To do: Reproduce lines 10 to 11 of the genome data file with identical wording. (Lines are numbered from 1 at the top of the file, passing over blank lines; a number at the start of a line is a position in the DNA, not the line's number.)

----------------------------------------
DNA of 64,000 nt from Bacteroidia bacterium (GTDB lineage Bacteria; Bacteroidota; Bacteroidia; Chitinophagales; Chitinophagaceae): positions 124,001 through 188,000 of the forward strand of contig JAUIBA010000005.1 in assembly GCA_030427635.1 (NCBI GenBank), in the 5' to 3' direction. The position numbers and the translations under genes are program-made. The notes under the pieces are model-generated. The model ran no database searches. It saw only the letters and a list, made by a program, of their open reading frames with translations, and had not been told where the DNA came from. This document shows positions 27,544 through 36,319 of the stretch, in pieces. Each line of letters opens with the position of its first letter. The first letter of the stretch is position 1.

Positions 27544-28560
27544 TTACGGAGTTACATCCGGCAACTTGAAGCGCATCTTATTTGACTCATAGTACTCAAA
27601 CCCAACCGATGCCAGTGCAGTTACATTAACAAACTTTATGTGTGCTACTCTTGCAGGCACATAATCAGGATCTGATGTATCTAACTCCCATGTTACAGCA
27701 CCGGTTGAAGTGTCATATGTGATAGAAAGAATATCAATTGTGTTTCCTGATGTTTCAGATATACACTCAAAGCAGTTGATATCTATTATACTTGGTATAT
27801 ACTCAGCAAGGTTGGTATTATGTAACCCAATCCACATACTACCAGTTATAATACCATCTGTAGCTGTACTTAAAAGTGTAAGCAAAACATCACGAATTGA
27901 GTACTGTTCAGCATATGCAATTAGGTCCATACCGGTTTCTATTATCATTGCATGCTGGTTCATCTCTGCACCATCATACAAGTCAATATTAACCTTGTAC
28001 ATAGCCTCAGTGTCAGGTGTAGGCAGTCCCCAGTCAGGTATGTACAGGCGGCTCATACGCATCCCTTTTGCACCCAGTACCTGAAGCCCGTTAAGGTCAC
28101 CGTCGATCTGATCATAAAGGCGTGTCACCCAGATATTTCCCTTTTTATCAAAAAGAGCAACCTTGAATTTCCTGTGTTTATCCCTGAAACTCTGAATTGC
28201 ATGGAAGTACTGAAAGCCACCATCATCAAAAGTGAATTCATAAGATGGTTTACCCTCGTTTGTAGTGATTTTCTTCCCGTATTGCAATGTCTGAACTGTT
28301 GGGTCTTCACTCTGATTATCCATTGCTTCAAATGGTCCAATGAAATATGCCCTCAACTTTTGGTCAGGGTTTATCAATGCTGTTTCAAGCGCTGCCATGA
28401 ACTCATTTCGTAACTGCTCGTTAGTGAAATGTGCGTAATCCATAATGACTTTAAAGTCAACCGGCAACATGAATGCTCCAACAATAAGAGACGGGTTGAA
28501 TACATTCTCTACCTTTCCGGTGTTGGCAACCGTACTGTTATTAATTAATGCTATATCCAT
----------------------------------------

28201 ATGGAAGTACTGAAAGCCACCATCATCAAAAGTGAATTCATAAGATGGTTTACCCTCGTTTGTAGTGATTTTCTTCCCGTATTGCAATGTCTGAACTGTT
28301 GGGTCTTCACTCTGATTATCCATTGCTTCAAATGGTCCAATGAAATATGCCCTCAACTTTTGGTCAGGGTTTATCAATGCTGTTTCAAGCGCTGCCATGA